Critic's Notebook: A midyear look at some of the best music of 2011 (so far)
It doesn’t make sense in 2011 to try and count the number of CDs released because doing so is only one measure of the volume. Toss in mixtapes, thumb drives, vinyl, Bandcamp pages, Twitter links to Mediasphere downloads, streams, rips, .zips and 12-inches, and the bounty is so rich that the notion of an annual year-end round-up seems a woefully inadequate tool.
As a way of attempting to appreciate where we’ve been this year at midpoint, what follows is a personal list of essential recordings released so far in 2011, one that no doubt contains a glaring oversight or two and is limited mostly to officially sanctioned, record label affiliated recordings.
Jessica Lea Mayfield, “Tell Me”
The British-born Adele may be getting all the attention for her merging of soul, rock, r&b and country, but another young singer, Jessica Lea Mayfield, has released an equally assured Muscle Shoals-inspired soul album.
Mayfield , who grew up onstage as part of a traveling family bluegrass group, fell in with with Black Keys singer/guitarist Dan Auerbach when both were living in Akron, Ohio, and the two began collaborating. Auerbach produced “Tell Me,” Mayfield’s major label debut for Nonesuch, with a wood-paneled warmth that suggests Dusty Springfield’s “Dusty in Memphis” with a little bit of Nashville twang mixed in. Mayfield’s ability to capture private vignettes and draw them with unguarded honesty makes “Tell Me” essential listening. It’s rough and honest, strong but also delicate and vulnerable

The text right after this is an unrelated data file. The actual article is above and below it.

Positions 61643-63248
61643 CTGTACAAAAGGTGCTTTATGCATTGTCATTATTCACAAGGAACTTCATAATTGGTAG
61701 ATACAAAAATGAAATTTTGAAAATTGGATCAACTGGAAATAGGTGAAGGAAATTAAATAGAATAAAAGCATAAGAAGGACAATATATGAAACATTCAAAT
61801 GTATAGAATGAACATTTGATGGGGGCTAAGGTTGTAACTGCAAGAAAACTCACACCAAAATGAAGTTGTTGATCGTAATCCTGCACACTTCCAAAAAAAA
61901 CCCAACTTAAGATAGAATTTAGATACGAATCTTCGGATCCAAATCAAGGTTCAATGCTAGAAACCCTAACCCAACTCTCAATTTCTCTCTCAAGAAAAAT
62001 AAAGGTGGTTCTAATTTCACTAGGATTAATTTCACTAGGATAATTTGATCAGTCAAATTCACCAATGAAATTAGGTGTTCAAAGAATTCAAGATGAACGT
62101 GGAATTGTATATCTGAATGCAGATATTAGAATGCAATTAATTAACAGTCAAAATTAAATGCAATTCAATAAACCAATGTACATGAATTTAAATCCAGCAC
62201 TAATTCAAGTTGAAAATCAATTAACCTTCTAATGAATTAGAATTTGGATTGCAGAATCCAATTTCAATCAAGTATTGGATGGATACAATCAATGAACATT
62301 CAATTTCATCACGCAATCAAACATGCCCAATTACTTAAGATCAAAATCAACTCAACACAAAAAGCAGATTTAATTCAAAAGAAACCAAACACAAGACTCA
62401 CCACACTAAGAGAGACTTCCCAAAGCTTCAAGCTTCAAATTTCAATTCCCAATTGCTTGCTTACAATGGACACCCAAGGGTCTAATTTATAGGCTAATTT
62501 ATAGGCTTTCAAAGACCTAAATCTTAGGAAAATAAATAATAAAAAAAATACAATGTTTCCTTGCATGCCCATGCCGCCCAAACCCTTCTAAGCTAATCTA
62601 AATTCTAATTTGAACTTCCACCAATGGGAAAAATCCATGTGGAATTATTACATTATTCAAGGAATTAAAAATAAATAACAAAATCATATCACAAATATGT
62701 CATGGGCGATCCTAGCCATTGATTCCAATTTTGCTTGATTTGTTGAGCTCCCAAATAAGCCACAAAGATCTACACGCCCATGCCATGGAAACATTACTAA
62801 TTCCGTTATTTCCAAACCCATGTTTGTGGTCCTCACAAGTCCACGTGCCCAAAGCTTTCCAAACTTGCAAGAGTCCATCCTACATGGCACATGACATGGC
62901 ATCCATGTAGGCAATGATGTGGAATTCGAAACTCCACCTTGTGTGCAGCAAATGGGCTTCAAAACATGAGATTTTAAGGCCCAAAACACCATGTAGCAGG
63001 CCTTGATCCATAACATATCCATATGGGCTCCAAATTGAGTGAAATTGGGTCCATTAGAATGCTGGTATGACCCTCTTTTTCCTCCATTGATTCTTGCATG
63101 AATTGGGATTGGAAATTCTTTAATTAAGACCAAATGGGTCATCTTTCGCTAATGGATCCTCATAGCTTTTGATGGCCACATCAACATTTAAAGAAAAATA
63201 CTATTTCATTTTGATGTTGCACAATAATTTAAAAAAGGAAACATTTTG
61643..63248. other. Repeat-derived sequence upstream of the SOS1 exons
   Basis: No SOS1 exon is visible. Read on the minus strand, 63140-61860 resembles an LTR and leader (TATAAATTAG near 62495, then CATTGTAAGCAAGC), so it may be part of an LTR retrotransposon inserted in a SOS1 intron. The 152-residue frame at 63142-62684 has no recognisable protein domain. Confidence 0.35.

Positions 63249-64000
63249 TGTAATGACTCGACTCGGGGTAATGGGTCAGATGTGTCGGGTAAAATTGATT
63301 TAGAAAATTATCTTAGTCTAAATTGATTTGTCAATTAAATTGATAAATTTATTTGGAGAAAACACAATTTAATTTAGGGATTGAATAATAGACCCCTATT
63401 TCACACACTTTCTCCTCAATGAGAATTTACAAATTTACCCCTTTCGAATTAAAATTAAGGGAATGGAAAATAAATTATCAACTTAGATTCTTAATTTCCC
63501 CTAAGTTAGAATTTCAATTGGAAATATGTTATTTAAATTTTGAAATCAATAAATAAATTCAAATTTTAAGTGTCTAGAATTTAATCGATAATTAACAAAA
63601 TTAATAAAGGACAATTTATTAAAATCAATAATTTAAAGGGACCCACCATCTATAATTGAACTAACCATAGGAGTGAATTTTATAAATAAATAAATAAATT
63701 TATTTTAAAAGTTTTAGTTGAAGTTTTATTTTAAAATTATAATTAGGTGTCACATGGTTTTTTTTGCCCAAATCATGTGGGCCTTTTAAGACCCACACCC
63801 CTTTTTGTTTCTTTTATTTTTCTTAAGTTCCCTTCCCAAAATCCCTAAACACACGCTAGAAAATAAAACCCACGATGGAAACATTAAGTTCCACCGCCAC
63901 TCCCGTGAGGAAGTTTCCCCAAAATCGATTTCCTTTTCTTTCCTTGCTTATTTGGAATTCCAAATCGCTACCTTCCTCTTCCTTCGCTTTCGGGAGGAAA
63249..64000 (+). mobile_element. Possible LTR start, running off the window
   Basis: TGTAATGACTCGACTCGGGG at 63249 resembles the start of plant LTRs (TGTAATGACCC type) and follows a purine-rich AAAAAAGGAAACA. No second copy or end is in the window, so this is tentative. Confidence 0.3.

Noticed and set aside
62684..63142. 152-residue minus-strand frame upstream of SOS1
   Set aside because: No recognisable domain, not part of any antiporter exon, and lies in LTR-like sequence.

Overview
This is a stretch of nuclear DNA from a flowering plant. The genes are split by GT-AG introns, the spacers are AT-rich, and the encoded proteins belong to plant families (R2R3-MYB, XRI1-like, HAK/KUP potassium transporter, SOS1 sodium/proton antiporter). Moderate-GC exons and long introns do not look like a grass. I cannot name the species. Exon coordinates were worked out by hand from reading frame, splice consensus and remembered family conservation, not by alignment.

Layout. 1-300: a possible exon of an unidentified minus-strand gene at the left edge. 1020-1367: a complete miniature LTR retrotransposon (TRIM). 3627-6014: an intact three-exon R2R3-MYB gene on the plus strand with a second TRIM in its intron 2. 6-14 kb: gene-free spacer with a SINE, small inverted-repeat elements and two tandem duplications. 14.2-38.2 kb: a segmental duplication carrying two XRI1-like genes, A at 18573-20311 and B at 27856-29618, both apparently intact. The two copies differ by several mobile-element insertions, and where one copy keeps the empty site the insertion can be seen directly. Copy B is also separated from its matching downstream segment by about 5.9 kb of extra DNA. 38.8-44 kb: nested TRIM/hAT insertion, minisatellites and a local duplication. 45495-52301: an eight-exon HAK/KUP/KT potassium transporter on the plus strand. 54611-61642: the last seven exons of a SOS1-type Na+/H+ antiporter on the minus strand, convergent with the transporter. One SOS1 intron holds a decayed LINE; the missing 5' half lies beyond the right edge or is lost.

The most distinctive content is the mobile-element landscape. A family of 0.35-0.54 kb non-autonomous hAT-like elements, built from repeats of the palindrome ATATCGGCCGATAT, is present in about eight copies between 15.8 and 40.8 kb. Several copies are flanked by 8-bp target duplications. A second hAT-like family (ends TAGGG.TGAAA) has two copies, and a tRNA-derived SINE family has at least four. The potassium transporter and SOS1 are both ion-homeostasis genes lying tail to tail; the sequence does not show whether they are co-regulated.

King Creosote and Jon Hopkins, “Diamond Mine”
Here is a quiet 32-minute, seven-song cycle composed by Scottish songwriter Kenny Anderson – stage name King Creosote -- and arranged by British electronic composer Jon Hopkins. Creosote has been releasing music in Scotland, 40-odd albums worth, to little American interest for more than a decade, and has a voice that deserves a wider audience, even if this isn’t happy-go-lucky music.
On the gorgeous “Your Own Spell,” Creosote sings in a delicate tenor as Hopkins’ slow, heavy arrangement moves like a storm cloud through the words: “Arriving late to church, your dress is soaked, don’t you look miserable,” less Morrissey than pastoral Paul McCartney. Hopkins, best known for his work with Brian Eno on last year’s “Small Craft on a Milk Sea,” treats Anderson’s graceful voice with affection and admiration, and the result is an impressionistic song cycle about months at sea, silver sideburns, and dry white roses.